Every developer probably has an eccentricity.  One of mine's is that I strongly dislike else statements - probably because of code like the following.  Regrettably, this code sample is i) real and ii) is a subset of the actual code - I counted 12 else statements.

                            } else {
                              cb(null, finalResponse);
                              return;
                            }
                          } else {
                            cb(null, finalResponse);
                            return;
                          }
                        } else {
                          cb(null, finalResponse);
                          return;
                        }
                      } else {
                        cb(null, finalResponse);
                        return;
                      }
                    }
                  } else {
                    cb(null, finalResponse);
                    return;
                  }
                } else {
                  cb(null, finalResponse);
                  return;
                }
              } else {
                cb(null, finalResponse);
                return;
           }

This is not due to developer laziness.  On the contrary, any developer who can keep track of the state of these cascading else statements is working 12x harder.   However, can you imagine the difficulty in:

  1. Testing - this code has to be unit tested;
  2. Tracing - this code has to be supported;
  3. Maintaining - God help the poor soul who has to change any logic

Don't get me wrong - I am not an else bigot.  I just hate it when they get into a group (like the code above) and start to terrorise Developers, Testers and Ops Support.

My method for avoiding situations like the above is to:

  1. check for the "negative condition";
  2. if found, I return or set a sentry variable;
  3. whatever "survives" is the "positive condition" and you continue

Take the following scenario:

  • boolean variable red;
  • boolean variable green;
  • boolean variable blue;

If I recall my high-school 2's complement correctly, there are 8 possible combinations -

# red green blue
1 false false false
2 false false true
3 false true false
4 true false false
5 false true true
6 true false true
7 true true false
8 true true true

So, let us write this with else..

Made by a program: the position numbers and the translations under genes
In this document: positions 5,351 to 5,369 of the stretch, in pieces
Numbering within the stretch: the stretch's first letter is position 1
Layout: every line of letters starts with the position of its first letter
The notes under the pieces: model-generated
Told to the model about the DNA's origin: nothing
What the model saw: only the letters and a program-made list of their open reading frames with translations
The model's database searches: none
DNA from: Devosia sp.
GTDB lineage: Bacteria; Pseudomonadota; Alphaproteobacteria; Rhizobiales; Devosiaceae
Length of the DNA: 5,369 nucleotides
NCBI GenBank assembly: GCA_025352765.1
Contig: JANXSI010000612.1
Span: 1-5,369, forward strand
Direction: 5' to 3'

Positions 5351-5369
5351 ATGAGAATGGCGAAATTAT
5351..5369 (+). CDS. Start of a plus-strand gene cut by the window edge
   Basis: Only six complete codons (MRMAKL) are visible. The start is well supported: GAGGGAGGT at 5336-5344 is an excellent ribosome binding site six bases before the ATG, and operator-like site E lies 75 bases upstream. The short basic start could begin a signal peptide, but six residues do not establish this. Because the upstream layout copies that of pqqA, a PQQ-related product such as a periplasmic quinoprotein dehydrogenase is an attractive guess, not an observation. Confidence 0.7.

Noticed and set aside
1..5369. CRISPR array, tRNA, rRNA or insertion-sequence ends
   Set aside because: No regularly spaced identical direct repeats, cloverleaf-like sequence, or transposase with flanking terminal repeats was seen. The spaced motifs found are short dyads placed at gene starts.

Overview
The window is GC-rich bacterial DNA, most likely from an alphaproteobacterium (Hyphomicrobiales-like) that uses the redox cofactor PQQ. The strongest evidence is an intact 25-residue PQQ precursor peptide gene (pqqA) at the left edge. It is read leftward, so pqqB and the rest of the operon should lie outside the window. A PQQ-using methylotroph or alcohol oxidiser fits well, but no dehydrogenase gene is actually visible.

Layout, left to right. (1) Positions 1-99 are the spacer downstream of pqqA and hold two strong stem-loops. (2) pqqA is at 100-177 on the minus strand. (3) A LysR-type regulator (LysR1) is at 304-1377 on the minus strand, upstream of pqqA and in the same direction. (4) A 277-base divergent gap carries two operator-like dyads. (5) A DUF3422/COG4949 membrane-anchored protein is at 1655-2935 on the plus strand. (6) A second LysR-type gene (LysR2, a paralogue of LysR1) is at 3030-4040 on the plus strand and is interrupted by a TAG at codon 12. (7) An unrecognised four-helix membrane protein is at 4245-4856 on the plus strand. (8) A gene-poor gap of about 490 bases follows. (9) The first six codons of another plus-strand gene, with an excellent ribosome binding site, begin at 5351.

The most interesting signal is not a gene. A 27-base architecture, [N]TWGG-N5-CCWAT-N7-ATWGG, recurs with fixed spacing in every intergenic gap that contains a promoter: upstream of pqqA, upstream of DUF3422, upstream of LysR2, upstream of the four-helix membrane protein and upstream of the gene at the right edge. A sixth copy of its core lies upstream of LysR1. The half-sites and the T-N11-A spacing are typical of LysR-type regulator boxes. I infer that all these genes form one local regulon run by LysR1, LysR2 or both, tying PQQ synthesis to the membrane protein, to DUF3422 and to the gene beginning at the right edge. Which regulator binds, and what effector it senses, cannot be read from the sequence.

if (red === false) {
    if (green === false) {
        if (blue === false) {
            /* red = false; green = false, blue = false */
            console.log('1');
        }
        else {
            /* red = false; green = false, blue = true */
            console.log('2');
        }
    }
    else {
        if (blue === false) {
            /* red = false; green = true, blue = false */
            console.log('3');
        }
        else {
            /* red = false; green = true, blue = true */
            console.log('5');
        }
    }
}
else {
    if (green === false) {
        if (blue === false) {
            /* red = true; green = false, blue = false */
            console.log('4');
        }
        else {
            /* red = true; green = false, blue = true */
            console.log('6');
        }
    }
    else {
        if (blue === false) {
            /* red = true; green = true, blue = false */
            console.log('7');
        }
        else {
            /* red = true; green = true, blue = true */
            console.log('8');
        }
    }
}

Now, lets try that without else...

if (red === false) {
    if (green === false) {
        if (blue === false) {
            /* red = false; green = false, blue = false */
            console.log('1');
            return;
        }
        /* red = false; green = false, blue = true */
        console.log('2');
        return;
    }
    if (blue === false) {
        /* red = false; green = true, blue = false */
        console.log('3');
        return;
    }
    /* red = false; green = true, blue = true */
    console.log('5');
    return;
}

if (green === false) {
    if (blue === false) {
        /* red = true; green = false, blue = false */
        console.log('5');
        return;
    }
    /* red = true; green = false, blue = true */
    console.log('6');
    return;
}
if (blue === false) {
    /* red = true; green = true, blue = false */
    console.log('7');
    return;
}
/* red = true; green = true, blue = true */
console.log('8');
return;

Or, if we really applied our minds, we could come up with something elegant like the following:


var _number = (4 * (red ? 1 : 0)) + (2 * (green ? 1 : 0)) + (1 * (blue ? 1 : 0));
console.log(_number);

The next time you have a number of variables and permutations to handle, stop and think before you dive in.  Although the first solution might get you out the gate faster, it might actually take longer to deliver and might be harder to support/maintain in the future.